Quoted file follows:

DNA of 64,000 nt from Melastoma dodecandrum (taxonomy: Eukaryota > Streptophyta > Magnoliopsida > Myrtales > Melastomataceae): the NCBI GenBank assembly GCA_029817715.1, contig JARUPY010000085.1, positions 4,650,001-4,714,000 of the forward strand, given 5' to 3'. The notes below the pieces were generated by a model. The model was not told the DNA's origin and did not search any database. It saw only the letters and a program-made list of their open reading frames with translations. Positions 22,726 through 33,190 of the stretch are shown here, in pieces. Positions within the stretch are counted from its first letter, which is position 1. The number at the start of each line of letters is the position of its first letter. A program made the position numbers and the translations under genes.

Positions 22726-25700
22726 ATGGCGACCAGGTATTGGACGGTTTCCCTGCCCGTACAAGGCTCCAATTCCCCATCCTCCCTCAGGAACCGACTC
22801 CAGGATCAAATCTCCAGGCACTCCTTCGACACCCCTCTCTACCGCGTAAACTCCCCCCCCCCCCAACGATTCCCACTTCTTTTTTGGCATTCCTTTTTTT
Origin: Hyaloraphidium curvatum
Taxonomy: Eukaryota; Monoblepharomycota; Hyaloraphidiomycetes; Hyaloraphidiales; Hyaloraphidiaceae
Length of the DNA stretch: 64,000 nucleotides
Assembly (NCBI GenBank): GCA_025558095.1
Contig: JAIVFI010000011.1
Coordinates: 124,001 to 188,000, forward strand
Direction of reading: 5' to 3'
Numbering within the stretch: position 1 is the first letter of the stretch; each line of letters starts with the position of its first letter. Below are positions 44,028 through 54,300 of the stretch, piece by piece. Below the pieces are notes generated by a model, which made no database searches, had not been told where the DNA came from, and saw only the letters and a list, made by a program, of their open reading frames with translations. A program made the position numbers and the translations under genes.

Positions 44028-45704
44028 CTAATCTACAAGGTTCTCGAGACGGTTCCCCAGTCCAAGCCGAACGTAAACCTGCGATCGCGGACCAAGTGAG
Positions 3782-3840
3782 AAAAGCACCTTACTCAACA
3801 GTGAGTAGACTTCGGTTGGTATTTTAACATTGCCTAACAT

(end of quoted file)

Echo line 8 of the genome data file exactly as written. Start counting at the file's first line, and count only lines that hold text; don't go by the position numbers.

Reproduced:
Assembly (NCBI GenBank): GCA_025558095.1